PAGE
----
71%

2010

 
 
67%
Social Studies

The state average for Social Studies was 72% in 2013.

2013

 
 
70%

2012

 
 
56%

2011

 
 
53%

2010

 
 
49%
Scale: % passing

About the tests


In 2012-2013 Alabama used the Alabama High School Graduation Exam (AHSGE) to test high school students in reading, math, language, biology and social studies. High school students must pass the AHSGE in order to graduate. The AHSGE is a standards-based test, which means it measures specific skills defined for each grade by the state of Alabama. The goal is for all students to pass the test.

Source: Alabama Department of Education

Biology I

The state average for Biology I was 98% in 2013.

2013

 
 
97%

2012

 
 
98%

2011

 
 
94%

2010

 
 
92%
Language

The state average for Language was 91% in 2013.

2013

 
 
91%

2012

 
 
83%

2011

 
 
83%

2010

 
 
72%
Math

The state average for Math was 95% in 2013.

2013

 
 
93%

2012

 
 
93%

2011

 
 
86%

2010

 
 
81%
Reading

The state average for Reading was 94% in 2013.

2013

 
 
96%

2012

 
 
91%

2011

 
 
86%

2010

 
 
89%
Social Studies

The state average for Social Studies was 88% in 2013.

2013

 
 
81%

2012

 
 
80%

2011

 
 
67%

2010

 
 
70%
Scale: % passing

About the tests


In 2012-2013 Alabama used the Alabama High School Graduation Exam (AHSGE) to test high school students in reading, math, language, biology and social studies. High school students must pass the AHSGE in order to graduate. The AHSGE is a standards-based test, which means it measures specific skills defined for each grade by the state of Alabama. The goal is for all students to pass the test.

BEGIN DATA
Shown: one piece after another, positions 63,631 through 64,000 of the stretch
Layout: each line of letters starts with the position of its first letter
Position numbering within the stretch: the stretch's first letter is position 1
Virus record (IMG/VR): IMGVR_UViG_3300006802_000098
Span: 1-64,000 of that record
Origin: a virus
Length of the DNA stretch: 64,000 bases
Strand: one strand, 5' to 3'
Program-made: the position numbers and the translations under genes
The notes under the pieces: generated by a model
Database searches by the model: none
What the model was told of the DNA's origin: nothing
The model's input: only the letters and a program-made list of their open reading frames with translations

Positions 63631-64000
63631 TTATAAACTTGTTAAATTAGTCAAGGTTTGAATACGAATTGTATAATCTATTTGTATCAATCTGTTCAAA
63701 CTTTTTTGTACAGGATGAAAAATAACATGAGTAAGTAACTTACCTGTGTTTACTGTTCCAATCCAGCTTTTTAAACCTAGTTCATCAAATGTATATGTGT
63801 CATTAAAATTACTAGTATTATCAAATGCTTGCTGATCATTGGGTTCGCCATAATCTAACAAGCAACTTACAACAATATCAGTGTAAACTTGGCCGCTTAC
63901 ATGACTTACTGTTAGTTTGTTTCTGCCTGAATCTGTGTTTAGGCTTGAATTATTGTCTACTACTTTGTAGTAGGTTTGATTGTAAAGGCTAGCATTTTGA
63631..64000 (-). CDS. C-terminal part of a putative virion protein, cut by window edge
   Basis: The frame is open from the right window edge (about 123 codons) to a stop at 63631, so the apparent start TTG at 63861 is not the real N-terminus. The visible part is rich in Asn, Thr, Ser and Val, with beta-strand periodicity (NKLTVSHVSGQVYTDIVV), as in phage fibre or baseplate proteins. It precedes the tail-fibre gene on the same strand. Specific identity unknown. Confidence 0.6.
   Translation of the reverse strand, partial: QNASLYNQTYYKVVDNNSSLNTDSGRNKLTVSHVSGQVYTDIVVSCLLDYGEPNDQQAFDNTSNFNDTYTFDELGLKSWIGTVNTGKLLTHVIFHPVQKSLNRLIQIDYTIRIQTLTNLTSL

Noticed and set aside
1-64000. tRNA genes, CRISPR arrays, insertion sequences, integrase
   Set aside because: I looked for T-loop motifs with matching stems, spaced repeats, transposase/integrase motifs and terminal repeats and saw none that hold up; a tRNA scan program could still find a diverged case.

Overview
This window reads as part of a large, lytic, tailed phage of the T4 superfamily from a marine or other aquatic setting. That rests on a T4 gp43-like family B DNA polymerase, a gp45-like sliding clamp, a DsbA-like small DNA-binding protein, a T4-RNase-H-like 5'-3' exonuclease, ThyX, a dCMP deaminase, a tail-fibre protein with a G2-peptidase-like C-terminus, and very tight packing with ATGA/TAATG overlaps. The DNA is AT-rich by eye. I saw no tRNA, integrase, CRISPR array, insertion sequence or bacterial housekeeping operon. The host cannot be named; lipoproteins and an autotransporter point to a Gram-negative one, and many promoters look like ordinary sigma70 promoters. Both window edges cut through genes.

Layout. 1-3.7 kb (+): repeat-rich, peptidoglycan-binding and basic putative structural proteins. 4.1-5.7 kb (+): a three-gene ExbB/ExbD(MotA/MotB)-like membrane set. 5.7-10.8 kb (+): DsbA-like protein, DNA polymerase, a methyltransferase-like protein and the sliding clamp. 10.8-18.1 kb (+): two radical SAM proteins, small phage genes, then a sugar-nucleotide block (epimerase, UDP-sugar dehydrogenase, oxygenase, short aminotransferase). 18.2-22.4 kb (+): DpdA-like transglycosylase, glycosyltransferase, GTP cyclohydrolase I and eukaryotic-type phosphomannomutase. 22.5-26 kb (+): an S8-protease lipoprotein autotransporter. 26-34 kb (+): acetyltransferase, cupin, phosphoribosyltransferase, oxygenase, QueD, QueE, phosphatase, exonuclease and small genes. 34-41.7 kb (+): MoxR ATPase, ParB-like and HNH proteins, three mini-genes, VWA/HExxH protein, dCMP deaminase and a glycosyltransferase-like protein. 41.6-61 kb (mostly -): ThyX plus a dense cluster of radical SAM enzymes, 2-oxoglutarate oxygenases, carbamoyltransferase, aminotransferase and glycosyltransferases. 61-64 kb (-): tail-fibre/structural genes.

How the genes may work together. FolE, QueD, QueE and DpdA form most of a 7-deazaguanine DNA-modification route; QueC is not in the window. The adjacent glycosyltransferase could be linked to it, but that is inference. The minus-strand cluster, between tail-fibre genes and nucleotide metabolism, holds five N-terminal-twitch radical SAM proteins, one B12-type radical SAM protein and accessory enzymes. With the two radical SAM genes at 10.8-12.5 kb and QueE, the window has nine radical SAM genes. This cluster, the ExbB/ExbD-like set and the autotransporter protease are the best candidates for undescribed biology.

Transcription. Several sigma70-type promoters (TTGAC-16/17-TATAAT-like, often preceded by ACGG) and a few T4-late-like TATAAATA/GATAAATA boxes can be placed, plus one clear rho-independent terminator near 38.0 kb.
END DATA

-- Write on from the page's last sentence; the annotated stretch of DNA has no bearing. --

Source: Alabama Department of Education

Biology I

All Students94%
Female97%
Male91%
Black83%
Asian/Pacific Islandern/a
Hispanic93%
Multiracialn/a
American Indian/Alaskan Nativen/a
White100%
Free lunch eligible89%
Reduced lunch eligiblen/a
Special educationn/a
General populationn/a
English language learnersn/a
Proficient in Englishn/a
Not migrant94%
Poverty91%
Not poverty100%

Language

All Students64%
Female68%
Male60%
Black44%
Asian/Pacific Islandern/a
Hispanic50%
Multiracialn/a
American Indian/Alaskan Nativen/a
White78%
Free lunch eligible53%
Reduced lunch eligiblen/a
Special educationn/a
General populationn/a
English language learnersn/a
Proficient in Englishn/a
Not migrant64%
Poverty58%
Not poverty75%

Math

All Students81%
Female82%
Male80%
Black67%
Asian/Pacific Islandern/a
Hispanic86%
Multiracialn/a
American Indian/Alaskan Nativen/a
White86%
Free lunch eligible71%
Reduced lunch eligiblen/a
Special educationn/a
General populationn/a
English language learnersn/a
Proficient in Englishn/a
Not migrant81%
Poverty76%
Not poverty92%

Reading

All Students84%
Female82%
Male86%
Black78%
Asian/Pacific Islandern/a
Hispanic64%
Multiracialn/a
American Indian/Alaskan Nativen/a
White94%
Free lunch eligible74%
Reduced lunch eligiblen/a
Special educationn/a
General populationn/a
English language learnersn/a
Proficient in Englishn/a
Not migrant84%
Poverty78%
Not poverty96%

Social Studies

All Students70%
Female56%
Male83%
Black50%
Asian/Pacific Islandern/a
Hispanic57%
Multiracialn/a
American Indian/Alaskan Nativen/a
White86%
Free lunch eligible58%
Reduced lunch eligiblen/a
Special educationn/a
General populationn/a
English language learnersn/a
Proficient in Englishn/a
Not migrant70%
Poverty64%
Not poverty79%
Scale: % passing